As discussed in our previous post, healthcare companies face many integration challenges: complex data standards like HIPAA and HL7, differences in applications across the healthcare industry, and increasing regulations about meaningful use and value-based care.
These challenges are compounded by legacy technologies. Many healthcare companies’ internal enterprise applications were set up years ago using various data formats that cannot directly interoperate with one another. One way to solve this problem was to turn to enterprise service buses (ESBs) to transform and normalize data across different applications for cross-company communications, and a popular system was Java Composite Application Platform Suite (JCAPS). JCAPS was an effective way to integrate existing systems using ESBs to standardize data– and critical for healthcare providers, it offered support for HL7 data standards. JCAPS also introduced business services which allowed IT architects to design service-oriented architectures (SOA) to try to make those separate systems more responsive.
However, Oracle is quietly deprecating JCAPS — the end of extended support is next January — and customers are being advised to migrate to a different Oracle suite. With a deadline looming in less than a year, IT leaders in the healthcare industry have to start looking for a new integration solution. Now is the time to start defining the requirements for the next generation of healthcare data interoperability solution.
Modern Approach to Integration with Red Hat Fuse
The Red Hat blog ran a post in September that identified three key pain points when designing an integration architecture:
- The flexibility of the resulting architecture
- The openness of the underlying standards
- Availability of related applications or services from a single vendor
Consideration #1: Modern Architecture
This resulting architecture is one of the better opportunities available to IT departments which need to migrate from JCAPS. JCAPS is an older product, from the early tech boom. Its architecture tends to reflect that older, legacy design: vertical, hierarchical, and rigid. ESBs integrated artifacts by pulling them into a centralized location, in a design known as a hub-and-spoke architecture. While relatively simple to implement and design, this structure scales poorly, is difficult to redesign as needs change, and difficult to integrate with more modern, dynamic structures like agile development models and cloud-based applications. It’s more like a monolithic architecture, so if one area needs to grow, the whole system has to scale; likewise, if the needs of one area change, the whole system has to go through a design change.
Red Hat Fuse is a lightweight integration platform. It’s modular, which means it can run as a collection of nodes with different defined levels of data transformation and workflow management. You can create a pattern-based architecture that adapts to the unique needs of different use cases in your organization. You only use the features and capabilities that are essential for your immediate requirement.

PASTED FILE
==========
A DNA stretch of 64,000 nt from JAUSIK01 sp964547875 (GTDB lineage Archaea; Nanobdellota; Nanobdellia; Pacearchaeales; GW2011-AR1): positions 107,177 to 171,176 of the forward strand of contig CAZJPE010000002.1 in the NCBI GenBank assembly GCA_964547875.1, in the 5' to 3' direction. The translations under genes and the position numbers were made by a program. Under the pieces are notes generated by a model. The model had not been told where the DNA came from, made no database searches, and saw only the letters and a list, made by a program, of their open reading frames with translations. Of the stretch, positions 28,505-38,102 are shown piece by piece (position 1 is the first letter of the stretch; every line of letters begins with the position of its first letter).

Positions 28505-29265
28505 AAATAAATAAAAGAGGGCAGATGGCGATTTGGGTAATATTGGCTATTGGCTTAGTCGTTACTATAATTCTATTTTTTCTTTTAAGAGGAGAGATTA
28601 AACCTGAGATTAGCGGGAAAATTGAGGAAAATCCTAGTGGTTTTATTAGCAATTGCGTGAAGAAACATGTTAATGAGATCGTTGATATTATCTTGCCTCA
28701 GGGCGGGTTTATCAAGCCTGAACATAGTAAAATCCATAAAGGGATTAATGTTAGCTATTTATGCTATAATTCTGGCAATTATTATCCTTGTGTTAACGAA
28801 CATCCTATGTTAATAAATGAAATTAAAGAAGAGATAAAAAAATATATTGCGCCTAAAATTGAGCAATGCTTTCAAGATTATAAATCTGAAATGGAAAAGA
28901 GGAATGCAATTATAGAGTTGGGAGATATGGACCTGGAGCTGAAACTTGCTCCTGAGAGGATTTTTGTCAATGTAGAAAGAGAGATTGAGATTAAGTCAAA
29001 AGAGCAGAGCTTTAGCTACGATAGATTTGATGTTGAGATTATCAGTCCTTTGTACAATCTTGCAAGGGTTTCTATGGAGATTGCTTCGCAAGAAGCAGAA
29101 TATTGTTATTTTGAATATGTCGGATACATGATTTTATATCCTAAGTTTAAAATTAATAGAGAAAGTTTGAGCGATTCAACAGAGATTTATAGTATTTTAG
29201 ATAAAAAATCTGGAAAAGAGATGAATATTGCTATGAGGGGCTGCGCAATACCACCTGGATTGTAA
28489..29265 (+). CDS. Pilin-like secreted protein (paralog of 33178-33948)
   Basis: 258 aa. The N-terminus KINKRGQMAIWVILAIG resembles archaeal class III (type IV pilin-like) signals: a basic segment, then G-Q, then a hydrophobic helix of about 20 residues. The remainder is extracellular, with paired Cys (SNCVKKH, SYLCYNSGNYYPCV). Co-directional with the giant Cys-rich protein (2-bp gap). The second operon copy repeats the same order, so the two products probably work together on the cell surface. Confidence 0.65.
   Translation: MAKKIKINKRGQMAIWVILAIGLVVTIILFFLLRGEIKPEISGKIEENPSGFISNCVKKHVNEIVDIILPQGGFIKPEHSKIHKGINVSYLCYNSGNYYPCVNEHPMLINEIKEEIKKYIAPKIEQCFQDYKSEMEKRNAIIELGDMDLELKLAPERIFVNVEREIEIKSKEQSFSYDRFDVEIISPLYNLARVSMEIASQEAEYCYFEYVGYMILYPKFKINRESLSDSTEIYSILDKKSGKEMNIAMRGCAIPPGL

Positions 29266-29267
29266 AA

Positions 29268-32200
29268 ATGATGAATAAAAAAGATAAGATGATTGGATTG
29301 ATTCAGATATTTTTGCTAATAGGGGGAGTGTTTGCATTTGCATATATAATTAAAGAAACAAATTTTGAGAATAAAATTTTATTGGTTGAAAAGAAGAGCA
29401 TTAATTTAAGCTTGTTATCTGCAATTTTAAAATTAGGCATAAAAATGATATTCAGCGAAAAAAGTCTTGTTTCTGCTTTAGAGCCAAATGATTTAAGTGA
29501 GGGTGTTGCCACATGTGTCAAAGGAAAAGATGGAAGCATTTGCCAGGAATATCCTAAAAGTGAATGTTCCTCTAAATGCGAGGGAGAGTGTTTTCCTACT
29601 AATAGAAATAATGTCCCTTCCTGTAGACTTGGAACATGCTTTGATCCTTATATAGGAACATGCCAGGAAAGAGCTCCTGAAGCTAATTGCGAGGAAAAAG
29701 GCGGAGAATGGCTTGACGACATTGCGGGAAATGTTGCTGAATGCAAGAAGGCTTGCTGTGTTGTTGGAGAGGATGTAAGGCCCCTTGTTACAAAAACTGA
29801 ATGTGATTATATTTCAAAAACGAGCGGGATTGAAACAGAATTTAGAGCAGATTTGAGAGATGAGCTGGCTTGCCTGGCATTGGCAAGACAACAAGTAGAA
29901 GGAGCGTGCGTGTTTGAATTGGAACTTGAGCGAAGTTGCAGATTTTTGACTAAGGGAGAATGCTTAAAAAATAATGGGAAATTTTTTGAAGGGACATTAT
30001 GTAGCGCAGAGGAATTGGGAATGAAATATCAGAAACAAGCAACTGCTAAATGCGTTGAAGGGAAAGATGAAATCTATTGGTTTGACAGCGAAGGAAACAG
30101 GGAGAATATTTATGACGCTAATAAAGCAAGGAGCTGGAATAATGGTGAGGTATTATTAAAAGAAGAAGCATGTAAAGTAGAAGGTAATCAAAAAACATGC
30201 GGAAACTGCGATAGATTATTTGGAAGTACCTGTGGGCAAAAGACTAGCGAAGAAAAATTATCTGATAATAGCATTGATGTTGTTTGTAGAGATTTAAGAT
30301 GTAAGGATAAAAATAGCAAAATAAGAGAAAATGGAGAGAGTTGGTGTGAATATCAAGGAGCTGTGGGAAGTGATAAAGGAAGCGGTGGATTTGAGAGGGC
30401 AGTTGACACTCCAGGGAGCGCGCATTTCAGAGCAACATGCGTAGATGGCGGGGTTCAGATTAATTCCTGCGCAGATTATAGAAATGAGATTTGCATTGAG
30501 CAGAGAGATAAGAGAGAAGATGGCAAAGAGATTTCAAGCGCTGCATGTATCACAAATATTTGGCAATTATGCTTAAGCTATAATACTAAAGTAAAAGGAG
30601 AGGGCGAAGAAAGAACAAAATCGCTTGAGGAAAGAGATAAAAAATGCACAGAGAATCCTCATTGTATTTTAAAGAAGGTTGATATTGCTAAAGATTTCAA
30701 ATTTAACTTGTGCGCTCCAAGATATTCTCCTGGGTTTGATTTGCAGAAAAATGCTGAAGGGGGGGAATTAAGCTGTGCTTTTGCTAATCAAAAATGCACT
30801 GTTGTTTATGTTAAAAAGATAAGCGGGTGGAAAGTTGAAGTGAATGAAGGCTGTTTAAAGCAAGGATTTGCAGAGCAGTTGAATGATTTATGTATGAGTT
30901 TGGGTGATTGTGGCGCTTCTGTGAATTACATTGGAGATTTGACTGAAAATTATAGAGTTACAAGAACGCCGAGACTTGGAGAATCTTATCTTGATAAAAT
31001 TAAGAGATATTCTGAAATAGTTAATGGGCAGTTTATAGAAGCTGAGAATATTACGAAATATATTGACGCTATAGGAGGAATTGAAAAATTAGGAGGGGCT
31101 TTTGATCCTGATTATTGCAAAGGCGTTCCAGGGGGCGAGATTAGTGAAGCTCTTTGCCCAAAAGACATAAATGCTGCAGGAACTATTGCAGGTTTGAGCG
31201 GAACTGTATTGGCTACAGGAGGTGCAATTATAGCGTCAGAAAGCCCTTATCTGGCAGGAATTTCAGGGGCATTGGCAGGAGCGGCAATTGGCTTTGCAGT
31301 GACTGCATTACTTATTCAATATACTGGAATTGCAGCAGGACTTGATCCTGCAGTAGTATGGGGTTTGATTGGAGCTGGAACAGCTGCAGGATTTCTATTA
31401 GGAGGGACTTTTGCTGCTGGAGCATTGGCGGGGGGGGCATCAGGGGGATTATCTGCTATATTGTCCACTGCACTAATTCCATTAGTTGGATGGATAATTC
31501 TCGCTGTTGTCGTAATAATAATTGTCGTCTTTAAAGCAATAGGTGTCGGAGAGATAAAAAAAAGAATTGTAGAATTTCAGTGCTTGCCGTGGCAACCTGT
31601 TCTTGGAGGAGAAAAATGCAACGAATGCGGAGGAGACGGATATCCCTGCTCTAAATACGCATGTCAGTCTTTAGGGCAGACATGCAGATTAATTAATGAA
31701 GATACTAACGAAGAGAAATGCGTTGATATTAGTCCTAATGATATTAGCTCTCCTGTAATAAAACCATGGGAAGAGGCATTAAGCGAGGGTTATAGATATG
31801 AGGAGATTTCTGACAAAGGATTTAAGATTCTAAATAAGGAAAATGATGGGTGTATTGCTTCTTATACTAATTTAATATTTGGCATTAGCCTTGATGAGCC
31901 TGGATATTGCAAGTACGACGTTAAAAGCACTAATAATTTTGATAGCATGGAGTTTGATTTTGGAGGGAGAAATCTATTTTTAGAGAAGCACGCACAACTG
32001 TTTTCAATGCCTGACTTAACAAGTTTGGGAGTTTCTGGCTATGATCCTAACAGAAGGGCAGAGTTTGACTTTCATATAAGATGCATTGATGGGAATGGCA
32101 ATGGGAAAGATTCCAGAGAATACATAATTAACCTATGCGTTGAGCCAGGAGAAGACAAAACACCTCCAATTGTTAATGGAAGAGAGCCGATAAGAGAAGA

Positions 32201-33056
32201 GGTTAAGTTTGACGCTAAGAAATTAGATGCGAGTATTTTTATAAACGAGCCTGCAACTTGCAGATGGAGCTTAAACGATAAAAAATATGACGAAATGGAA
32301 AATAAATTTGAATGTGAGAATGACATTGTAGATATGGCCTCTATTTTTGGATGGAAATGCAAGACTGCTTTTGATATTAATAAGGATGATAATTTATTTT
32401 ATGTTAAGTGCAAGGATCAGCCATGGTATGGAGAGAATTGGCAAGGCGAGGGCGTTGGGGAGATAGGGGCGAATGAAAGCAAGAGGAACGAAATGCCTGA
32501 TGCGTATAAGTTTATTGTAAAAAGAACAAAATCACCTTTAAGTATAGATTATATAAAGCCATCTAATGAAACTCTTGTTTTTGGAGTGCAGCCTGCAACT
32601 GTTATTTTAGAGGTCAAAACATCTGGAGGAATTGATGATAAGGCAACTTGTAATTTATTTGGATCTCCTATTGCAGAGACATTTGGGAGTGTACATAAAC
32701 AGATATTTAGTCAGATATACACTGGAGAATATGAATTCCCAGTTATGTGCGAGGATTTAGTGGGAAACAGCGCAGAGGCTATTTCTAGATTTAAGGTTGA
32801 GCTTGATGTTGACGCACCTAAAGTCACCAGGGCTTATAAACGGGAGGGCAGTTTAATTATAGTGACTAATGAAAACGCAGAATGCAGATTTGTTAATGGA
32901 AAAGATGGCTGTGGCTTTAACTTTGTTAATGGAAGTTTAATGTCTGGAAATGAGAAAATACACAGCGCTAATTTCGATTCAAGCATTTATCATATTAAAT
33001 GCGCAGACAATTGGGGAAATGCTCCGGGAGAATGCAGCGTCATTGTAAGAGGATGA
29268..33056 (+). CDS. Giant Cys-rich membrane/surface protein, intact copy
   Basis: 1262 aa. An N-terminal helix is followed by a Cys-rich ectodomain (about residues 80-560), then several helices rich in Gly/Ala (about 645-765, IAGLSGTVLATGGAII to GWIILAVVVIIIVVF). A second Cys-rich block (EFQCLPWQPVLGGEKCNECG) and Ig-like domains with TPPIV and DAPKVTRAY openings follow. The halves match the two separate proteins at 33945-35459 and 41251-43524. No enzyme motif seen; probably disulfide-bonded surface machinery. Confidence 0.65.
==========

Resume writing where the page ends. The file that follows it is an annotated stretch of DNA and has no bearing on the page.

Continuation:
Consideration #2: Open Standards
Although JCAPS supports HL7 standards, its foundation is built on older technology platforms. JCAPS uses NetBeans as its GUI and GlassFish as its container. These older technologies can limit your ability to adapt a more modern architectural design and roll out new services.
Red Hat Fuse, among other technologies, includes Apache Camel which allows implementations based on patterns within the IT environment (called enterprise integration patterns). Apache Camel, combined with message and web services, also serves as the core integration technology for Red Hat Fuse. Red Hat Fuse supports over 150 connectors; it also has a rich API that allows developers to write their integration services quickly. Red Hat Fuse includes a variety of default connectors, including SaaS applications like Salesforce and SAP, industry standards like HL7, technology standards like JDBC, and cloud services like Amazon AWS. Red Hat Fuse also includes intuitive tooling for easier development.
Red Hat Fuse’s open-source heritage also helps companies avoid vendor lock-in. JCAPS’s proprietary license model restricts your IT department’s options. With end-of-support imminent, leaving JCAPS and migrating to another proprietary product would only create more restrictions for your organization. For many healthcare companies, this is the best opportunity to discover the freedom and flexibility that open source software provides.
Consideration #3: Related Middleware Functionality
The last major consideration is to identify what else needs to interact with your ESB platform. Particularly to promote a DevOps environment, your IT department has to be agile enough to move between environments and to iteratively release changes.
Red Hat Fuse-based integration applications can be packaged as modular containers, based on Docker, and can be deployed on Red Hat OpenShift PaaS[link] which provides the flexibility, agility and scalability for your application development and deployments. The modular and containerized capabilities provide a path towards microservices style architecture and rapid development.
The full JBoss middleware portfolio includes capabilities like business rules/decision management, data virtualization, distributed data grids, developer kits, and system management. The breadth of available supporting applications can make it easier to create a new environment after a migration, because the resources you need are there.